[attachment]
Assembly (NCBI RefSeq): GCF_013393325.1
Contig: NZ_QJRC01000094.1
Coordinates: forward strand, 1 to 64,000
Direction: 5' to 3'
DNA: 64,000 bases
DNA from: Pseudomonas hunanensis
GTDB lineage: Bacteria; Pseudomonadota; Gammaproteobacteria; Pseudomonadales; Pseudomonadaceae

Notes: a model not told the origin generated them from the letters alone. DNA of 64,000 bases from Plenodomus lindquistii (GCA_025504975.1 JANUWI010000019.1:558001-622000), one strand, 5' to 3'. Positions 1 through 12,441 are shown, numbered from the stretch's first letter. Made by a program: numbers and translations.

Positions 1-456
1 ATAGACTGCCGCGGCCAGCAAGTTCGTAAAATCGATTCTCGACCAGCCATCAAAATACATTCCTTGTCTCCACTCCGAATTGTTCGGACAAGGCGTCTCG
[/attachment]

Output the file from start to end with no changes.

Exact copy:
Assembly (NCBI RefSeq): GCF_013393325.1
Contig: NZ_QJRC01000094.1
Coordinates: forward strand, 1 to 64,000
Direction: 5' to 3'
DNA: 64,000 bases
DNA from: Pseudomonas hunanensis
GTDB lineage: Bacteria; Pseudomonadota; Gammaproteobacteria; Pseudomonadales; Pseudomonadaceae

Notes: a model not told the origin generated them from the letters alone. DNA of 64,000 bases from Plenodomus lindquistii (GCA_025504975.1 JANUWI010000019.1:558001-622000), one strand, 5' to 3'. Positions 1 through 12,441 are shown, numbered from the stretch's first letter. Made by a program: numbers and translations.

Positions 1-456
1 ATAGACTGCCGCGGCCAGCAAGTTCGTAAAATCGATTCTCGACCAGCCATCAAAATACATTCCTTGTCTCCACTCCGAATTGTTCGGACAAGGCGTCTCG